Many conventional World Wide Web browsers are capable of executing Java applets. A Java applet is a computer program written in the Java programming language that is designed to execute within a World Wide Web browser. Such applets are often started when a user clicking on a button or link in a displayed Web page. Once started, an applet executes inside the browser, performing whatever tasks it has been programmed to perform. “Java” is a trademark of Sun Microsystems, Inc. in the United States and other countries.

FIG. 1(a) is a block diagram of a data processing system 100 in accordance with one embodiment of the present invention. Data processing system 100 can be, for example, a set top box 101 connected to a display device 130, such as, for example, a television set or some other appropriate display device. Data processing system 100 can also be, for example, any other appropriate data processing system.

System 100 includes a processor 102 and a data storage area (e.g., a memory) 104. Data storage area 104 includes certain well-known types of information, such as operating systems 112 and data and data structures 114. In the embodiment shown, data and data structures 114 include, for example, web pages capable of being displayed by a browser 106. Data and data structures 114 can also include, for example, applet software capable of being executed by a Java virtual machine (JVM) 108. Storage area 104 preferably also includes software (not shown) for communicating with a network connection 103, which can be a LAN, WAN, intranet, or the internet.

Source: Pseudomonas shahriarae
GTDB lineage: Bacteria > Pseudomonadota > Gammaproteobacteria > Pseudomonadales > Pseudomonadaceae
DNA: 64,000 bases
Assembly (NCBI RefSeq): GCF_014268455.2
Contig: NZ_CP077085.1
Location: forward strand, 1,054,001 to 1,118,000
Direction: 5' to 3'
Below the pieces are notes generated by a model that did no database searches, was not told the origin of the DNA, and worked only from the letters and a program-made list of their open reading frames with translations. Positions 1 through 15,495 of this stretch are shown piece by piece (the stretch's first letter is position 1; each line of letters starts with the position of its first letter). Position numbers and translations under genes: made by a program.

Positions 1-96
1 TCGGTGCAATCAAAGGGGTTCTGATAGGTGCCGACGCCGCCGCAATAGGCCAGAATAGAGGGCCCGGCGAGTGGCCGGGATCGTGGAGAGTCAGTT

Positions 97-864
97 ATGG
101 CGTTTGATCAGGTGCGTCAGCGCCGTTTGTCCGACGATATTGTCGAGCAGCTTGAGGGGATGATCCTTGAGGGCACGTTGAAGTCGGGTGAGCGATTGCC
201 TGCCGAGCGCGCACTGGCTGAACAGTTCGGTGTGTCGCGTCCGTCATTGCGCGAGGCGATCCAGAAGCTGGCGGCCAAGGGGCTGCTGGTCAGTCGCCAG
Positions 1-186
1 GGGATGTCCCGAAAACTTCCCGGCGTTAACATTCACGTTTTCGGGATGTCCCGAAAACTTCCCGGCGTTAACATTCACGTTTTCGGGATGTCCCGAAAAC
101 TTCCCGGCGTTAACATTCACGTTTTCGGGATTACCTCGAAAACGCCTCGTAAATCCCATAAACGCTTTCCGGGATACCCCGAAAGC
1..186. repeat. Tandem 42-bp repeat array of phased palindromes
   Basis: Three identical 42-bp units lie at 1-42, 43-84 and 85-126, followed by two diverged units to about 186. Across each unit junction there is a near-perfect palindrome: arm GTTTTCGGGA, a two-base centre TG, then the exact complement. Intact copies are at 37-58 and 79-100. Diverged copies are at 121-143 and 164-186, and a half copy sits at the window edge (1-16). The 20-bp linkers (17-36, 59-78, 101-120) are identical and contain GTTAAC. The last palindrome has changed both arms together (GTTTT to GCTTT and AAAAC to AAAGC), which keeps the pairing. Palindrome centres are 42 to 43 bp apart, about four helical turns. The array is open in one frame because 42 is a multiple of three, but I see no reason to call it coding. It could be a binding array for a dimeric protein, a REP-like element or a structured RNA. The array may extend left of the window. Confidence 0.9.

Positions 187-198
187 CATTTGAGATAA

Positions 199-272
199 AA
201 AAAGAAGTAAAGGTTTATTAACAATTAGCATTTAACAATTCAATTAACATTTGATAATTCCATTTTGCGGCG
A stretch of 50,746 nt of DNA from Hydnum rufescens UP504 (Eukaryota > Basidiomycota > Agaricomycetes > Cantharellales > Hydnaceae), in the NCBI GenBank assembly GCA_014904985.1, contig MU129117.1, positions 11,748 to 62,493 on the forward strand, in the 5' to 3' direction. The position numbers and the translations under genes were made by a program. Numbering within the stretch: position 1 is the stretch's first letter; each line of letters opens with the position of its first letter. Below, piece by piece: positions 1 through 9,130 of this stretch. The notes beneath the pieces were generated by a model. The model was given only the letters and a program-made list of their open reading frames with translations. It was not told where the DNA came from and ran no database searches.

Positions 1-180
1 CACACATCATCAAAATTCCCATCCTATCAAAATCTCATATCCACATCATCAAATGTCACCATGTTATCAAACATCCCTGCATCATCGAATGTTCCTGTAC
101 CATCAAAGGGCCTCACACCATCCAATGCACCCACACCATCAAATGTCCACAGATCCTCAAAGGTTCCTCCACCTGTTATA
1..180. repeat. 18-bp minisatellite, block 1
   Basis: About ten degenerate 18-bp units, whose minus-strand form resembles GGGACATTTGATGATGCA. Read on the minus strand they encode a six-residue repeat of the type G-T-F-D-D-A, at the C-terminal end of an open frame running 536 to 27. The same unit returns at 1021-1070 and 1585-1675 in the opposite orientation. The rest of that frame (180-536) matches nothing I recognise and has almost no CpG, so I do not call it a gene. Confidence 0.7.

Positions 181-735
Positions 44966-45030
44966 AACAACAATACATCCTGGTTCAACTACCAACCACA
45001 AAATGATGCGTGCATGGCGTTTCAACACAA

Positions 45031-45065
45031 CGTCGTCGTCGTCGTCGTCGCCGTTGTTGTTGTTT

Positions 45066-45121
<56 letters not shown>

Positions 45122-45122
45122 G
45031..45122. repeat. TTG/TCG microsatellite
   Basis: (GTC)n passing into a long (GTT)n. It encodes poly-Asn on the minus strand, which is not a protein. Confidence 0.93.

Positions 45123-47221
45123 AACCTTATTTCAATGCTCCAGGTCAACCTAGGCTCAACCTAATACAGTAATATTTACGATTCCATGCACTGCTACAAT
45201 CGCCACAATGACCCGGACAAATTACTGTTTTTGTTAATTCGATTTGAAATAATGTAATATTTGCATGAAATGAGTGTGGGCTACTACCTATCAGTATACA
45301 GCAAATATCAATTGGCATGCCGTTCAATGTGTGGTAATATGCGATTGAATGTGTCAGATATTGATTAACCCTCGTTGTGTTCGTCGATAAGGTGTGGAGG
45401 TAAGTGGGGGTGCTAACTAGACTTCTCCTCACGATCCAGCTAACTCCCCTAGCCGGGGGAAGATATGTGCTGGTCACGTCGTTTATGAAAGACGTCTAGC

A person of ordinary skill in the art will understand that system 100 may also contain additional elements, such as input/output lines; additional or second input devices, such as a keyboard, a mouse, and a voice input device; and display devices, such as a display terminal. System 100 may also include a computer readable input device (not shown), such as a floppy disk drive, CD ROM reader, a chip connector, a chip connector, or a DVD reader, that reads computer instructions stored on a computer readable medium, such as a floppy disk, a CD ROM, a memory chip, or a DVD disk. System 100 also may include application programs, operating systems, data, etc., which are not shown in the figure for the sake of clarity.

In the following discussion, it will be understood that the steps of methods and flow charts herein discussed herein can be performed by processor 102 (or another appropriate processor) executing instructions stored in storage area 104 (or other appropriate memories or storage areas). It will also be understood that the invention is not limited to any particular implementation or programming technique and that the invention may be implemented using any appropriate techniques for implementing the functionality described herein. The invention is not limited to any particular programming language or operating system.